Christopher Mancini -- G. Research -- Analyst

Yes. It's fantastic. Okay, great. And then on the El Abra expansion, what are you waiting for there in terms of committing to doing that? Do you need to do more engineering or is it an issue with your partner Codelco needing to...

Kathleen L. Quirk -- Executive Vice President and Chief Financial Officer

We're doing some value engineering to try to bring the capital cost down and at the same time moving the studies along for the U.S. projects, because what we're wanting to do at the end of the day is compare the economics and pluses and minuses of the various projects and rank them sequence them.

So really we're aligned with our partner and taking this time really try to improve economics, while we look at these other options in the U.S., where we are doing work to try to develop concentrating facilities at a lower capital intensity than what's been done historically. So we're taking this time to improve economics, reduce capital intensity, and drive values, while we're ramping up Grasberg and watching this market situation.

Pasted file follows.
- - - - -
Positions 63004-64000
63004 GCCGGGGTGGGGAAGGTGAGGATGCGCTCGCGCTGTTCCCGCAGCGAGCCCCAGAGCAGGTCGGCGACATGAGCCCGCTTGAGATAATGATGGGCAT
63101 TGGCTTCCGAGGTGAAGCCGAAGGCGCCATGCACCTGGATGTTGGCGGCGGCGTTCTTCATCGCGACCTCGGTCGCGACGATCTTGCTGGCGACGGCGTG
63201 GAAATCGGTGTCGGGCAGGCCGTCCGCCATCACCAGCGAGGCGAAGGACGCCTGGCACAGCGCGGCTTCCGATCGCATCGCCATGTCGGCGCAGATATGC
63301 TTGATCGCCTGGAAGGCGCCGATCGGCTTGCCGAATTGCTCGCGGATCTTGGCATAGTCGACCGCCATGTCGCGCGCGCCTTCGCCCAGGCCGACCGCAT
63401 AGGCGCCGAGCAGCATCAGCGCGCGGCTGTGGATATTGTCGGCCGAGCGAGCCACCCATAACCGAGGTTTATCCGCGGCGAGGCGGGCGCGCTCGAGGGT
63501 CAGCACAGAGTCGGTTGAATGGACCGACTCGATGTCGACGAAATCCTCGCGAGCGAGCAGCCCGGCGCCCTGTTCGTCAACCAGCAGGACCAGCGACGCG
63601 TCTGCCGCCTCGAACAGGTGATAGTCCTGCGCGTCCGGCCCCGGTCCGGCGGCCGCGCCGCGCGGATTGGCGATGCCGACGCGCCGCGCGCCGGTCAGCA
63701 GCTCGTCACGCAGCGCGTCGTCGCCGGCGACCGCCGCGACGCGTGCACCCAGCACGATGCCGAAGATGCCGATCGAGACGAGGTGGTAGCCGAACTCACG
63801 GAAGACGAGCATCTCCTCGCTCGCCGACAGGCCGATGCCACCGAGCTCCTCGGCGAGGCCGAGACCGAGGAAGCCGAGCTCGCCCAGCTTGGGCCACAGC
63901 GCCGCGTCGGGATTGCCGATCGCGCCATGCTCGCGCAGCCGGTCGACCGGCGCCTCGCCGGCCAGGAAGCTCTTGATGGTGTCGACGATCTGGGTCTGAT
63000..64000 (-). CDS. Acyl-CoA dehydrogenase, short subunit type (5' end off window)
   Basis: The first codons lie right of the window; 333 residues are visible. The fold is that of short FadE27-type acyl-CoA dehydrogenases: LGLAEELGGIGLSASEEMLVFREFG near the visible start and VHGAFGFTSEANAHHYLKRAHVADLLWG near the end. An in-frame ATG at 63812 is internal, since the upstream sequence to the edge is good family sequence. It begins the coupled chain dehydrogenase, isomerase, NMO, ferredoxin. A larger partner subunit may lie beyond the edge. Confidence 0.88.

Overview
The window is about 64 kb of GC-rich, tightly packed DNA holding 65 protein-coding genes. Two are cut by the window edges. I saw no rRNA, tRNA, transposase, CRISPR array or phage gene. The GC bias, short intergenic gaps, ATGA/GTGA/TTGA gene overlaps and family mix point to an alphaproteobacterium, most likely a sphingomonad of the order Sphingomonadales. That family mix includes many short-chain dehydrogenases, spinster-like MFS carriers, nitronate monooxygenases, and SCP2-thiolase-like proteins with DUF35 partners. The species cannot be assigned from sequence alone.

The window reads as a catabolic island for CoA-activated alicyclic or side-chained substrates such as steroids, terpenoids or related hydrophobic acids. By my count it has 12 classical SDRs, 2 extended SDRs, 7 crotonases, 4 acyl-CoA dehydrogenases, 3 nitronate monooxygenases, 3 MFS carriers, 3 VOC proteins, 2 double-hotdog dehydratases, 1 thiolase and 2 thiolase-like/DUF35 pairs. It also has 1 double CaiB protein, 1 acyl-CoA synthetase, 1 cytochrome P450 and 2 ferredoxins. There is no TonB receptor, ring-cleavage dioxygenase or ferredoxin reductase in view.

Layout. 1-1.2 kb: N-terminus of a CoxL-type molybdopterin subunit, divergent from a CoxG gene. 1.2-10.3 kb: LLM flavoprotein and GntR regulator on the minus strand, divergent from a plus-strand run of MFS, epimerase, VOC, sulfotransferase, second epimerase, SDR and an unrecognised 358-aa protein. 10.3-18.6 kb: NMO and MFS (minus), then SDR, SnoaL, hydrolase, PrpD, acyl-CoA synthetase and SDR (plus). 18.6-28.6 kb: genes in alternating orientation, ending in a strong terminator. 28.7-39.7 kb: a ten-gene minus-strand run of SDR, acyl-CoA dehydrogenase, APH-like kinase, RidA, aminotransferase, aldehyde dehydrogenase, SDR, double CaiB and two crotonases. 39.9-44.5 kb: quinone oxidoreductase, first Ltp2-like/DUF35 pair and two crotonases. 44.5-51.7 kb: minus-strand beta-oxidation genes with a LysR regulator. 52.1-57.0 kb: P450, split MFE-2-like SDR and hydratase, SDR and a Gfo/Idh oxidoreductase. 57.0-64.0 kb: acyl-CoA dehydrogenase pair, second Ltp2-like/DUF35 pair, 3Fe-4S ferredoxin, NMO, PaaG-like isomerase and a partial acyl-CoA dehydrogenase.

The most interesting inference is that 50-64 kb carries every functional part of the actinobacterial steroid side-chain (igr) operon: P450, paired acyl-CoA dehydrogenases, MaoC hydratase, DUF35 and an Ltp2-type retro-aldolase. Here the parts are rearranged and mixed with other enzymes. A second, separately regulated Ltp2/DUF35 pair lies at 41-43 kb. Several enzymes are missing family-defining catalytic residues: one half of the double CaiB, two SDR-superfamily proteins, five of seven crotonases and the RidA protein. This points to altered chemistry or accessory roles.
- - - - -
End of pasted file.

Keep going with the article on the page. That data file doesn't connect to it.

Christopher Mancini -- G. Research -- Analyst

Okay, great. Thanks a lot.

Richard C. Adkerson -- Vice Chairman, President and Chief Executive Officer

Thanks, Chris.

Operator

The next question comes from Michael Dudas with Vertical Research Partners. Your line is open.

Michael Dudas -- Vertical Research Partners -- Analyst

Hey, thanks for squeezing me in. Just one question. So as you think about Freeport and looking at investments going forward, and looking at the industry and what you've talked about out in Chile a couple of weeks ago. If Freeport was two years out 2021 and Grasberg was humming and everything is doing well, would you be changing how you think about capital allocation investment in the business given where copper is at $2.85 $2.90 today.